War is Civilisation

War is Civilisation

Shahid Akhtar

“War is an instrument entirely inefficient towards redressing wrong and multiplies, instead of indemnifying, losses.”
—Thomas Jefferson

Before the onset of civilisation, there may have been tribal skirmishes but there was not organised warfare between competing military forces. It was not until agriculture allowed for societal specialisation, hierarchy, and the generation of a warrior class loyal to a military or political leader or social system, that wars began in earnest. Agriculture required defence of boundaries and crops. Such defence required the specialisation of a warrior class organised into military forces. Such forces required organisation and a willing youthful pool of potential soldiers. But legitimate purposes of defence can also be turned to offensive uses. Leaders throughout history have been adept in justifying aggressive war in terms of defence. War is a byproduct of civilisation and World War is a byproduct of more civilised community and world society.
In World War I, soldiers mostly slaughtered other soldiers. In World War II, cities and civilians became targets. By our own cleverness, we have created instruments capable of destroying ourselves. The creation of nuclear weapons has made the world too dangerous for warfare, but if warfare requires a high level of socio-economic organisation, peace requires an even higher level of socio-economic organisation. The United Nations Charter prohibits the use of force between nations except under very limited conditions of self-defence or when the Security Council authorises the use of force. This prohibition, as we all know, has not been very successful, largely because the major powers have relied upon the law of force rather than the force of law. We have created a situation in which either warfare or humanity is obsolete. We humans can choose. We can choose to put an end to warfare or we can continue to run the risk of World War III to put to an end to us. This is the way that Bertrand Russell and Albert Einstein put it in a 1955 statement calling for an end to warfare:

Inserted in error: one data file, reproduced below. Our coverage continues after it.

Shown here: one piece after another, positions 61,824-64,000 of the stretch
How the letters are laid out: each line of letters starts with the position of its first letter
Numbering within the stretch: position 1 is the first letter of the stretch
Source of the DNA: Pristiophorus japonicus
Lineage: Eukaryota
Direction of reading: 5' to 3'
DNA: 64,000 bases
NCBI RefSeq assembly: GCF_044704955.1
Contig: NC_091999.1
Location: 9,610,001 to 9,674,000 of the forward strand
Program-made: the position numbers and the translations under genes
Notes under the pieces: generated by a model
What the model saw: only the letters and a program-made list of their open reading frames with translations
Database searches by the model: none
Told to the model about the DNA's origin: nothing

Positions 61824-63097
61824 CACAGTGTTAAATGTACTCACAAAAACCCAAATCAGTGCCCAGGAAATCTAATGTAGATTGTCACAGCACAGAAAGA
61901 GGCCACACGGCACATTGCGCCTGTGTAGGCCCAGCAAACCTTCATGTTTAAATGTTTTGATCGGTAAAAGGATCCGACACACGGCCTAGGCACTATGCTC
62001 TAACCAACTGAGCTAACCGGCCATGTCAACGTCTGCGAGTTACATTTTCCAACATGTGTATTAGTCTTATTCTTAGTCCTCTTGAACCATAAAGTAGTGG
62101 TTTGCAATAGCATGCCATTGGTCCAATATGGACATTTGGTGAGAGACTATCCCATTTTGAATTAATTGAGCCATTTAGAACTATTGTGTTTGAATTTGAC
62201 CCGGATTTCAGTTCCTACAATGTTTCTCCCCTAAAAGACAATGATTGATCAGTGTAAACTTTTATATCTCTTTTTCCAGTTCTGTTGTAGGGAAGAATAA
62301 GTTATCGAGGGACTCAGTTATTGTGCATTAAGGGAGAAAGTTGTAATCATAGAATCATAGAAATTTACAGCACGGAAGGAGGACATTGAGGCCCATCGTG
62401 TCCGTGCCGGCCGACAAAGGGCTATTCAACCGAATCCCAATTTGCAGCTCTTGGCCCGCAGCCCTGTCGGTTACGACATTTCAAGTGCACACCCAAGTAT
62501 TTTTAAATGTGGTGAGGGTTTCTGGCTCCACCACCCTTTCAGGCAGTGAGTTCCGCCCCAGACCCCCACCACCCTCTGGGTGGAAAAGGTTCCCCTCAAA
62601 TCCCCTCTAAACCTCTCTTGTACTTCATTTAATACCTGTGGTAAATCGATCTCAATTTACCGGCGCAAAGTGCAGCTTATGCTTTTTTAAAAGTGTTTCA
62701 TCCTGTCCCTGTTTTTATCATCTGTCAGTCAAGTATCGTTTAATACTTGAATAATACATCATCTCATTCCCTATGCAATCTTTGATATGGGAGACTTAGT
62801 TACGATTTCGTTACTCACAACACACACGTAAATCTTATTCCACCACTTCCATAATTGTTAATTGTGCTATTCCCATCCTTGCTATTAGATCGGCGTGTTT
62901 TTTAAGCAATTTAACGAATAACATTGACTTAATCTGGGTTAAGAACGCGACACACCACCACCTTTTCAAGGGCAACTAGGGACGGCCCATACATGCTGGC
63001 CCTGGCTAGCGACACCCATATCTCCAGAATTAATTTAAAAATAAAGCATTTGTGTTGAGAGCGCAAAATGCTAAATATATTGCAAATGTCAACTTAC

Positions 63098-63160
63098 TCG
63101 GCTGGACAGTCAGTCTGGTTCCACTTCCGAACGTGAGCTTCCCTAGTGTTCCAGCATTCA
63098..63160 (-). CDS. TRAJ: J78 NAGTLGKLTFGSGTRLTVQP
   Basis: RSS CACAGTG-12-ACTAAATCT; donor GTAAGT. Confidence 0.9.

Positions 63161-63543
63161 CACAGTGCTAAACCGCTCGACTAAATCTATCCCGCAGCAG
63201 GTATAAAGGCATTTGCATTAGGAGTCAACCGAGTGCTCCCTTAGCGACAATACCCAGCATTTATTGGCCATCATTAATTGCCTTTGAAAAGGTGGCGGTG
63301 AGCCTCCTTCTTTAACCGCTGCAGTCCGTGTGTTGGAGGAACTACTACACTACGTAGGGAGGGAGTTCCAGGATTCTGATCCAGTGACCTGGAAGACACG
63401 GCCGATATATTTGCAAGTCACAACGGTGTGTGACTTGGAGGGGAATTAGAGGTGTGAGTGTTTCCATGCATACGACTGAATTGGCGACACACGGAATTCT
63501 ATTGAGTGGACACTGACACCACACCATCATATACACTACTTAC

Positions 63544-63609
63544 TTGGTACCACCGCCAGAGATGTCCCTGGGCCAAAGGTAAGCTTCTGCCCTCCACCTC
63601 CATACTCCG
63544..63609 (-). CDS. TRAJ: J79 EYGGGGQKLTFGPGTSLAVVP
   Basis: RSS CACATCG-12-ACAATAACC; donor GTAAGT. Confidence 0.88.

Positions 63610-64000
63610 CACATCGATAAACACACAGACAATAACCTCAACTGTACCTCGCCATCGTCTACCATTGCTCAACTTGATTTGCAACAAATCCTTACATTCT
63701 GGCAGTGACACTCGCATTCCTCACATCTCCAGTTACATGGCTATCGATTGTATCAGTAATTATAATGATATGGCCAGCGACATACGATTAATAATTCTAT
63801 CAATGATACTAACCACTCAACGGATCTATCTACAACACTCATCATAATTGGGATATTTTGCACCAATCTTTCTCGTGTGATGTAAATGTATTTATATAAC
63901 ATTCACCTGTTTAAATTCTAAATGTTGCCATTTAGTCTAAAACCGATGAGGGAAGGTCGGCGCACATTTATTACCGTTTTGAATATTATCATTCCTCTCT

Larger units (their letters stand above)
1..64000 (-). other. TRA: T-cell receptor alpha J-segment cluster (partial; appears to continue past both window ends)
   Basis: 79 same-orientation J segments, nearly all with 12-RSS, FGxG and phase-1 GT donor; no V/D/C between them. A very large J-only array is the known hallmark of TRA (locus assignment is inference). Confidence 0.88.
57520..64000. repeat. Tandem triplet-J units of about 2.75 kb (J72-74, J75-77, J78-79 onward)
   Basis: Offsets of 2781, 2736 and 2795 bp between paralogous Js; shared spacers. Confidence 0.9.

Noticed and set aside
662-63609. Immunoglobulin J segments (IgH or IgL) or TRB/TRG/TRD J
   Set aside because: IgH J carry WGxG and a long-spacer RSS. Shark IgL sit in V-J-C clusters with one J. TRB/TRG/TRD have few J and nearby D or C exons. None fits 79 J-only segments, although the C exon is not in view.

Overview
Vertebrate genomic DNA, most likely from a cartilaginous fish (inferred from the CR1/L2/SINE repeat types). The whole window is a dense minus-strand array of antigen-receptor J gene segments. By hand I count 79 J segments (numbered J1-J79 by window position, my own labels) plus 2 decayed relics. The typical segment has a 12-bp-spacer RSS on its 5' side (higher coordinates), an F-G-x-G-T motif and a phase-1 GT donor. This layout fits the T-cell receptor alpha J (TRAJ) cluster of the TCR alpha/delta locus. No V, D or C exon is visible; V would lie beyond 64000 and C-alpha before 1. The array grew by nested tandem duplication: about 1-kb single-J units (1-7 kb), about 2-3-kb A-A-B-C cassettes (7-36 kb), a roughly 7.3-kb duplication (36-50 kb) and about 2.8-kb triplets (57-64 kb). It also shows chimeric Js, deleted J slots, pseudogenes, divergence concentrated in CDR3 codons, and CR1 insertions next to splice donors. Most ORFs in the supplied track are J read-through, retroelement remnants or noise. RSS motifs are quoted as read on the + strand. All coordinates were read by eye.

“Here, then, is the problem which we present to you, stark and dreadful and inescapable: Shall we put an end to the human race, or shall mankind renounce war?”
The sooner we realise this, the sooner we can get on with the necessary task of abolishing nuclear weapons and building a warless world. In doing so, we will save vast resources that can be used to achieve the UN Millennium Development Goals to end poverty, improve health, protect the environment, and better the lives of people everywhere. Today there are many wars raging in the world but none of them seems to threaten a new World War. Or do they? Wars in the Middle East, violent demonstrations in Greece and China, terrorist attacks in Pakistan and India, the crisis between Russia and Georgia, North Korea and South Korea, will they have an even more horrific outcome than they already do? Is this new, great war going to be a nuclear one?
Has the human mind improved? Have we buried ghosts of the past and learned from our mistakes, or is the only resolution to the situation today a new war after which our world won’t exist?
A Third World War is not inevitable as big political powers continue to fight for control of resources, territory, or influence. The fighting is triggered by lack of willingness to compromise. The willingness to compromise is also a function of the relative power of the adversaries. The ‘cold war’ did not deteriorate into a real war because the US and the USSR (now Russia) felt matched in power, but several small wars-by-proxy were waged when one side felt achievement through force was possible. In Afghanistan, for example, the Soviets invaded expecting low opposition, resulting in the US funding of the Mujahadin or Taliban. A war in Europe between NATO and the USSR did not break out because it was deemed unwinnable. The first and Second World Wars were a result of one block expecting an easy win. The commanders of the Imperial German Army in World War I expected to be in Paris within few weeks. In today’s world, the strengthening of new blocks along with their armies, such as the Chinese Army, the resurgent Russian army, and so forth is accompanied with a dwindling and over-stretched US Army, with reduced NATO support and no European army whatsoever. It is therefore to be expected that the blocks gaining power will consider military success to be more likely, resulting in greater use of military force.
The US and Russia, among others, disagree on what is going on in Syria, but the war in Syria does not represent major change for any of the world powers. Russia and the US are on different sides more due to protecting their interests than ideological differences, and Syria does not represent the primary concern of either country.

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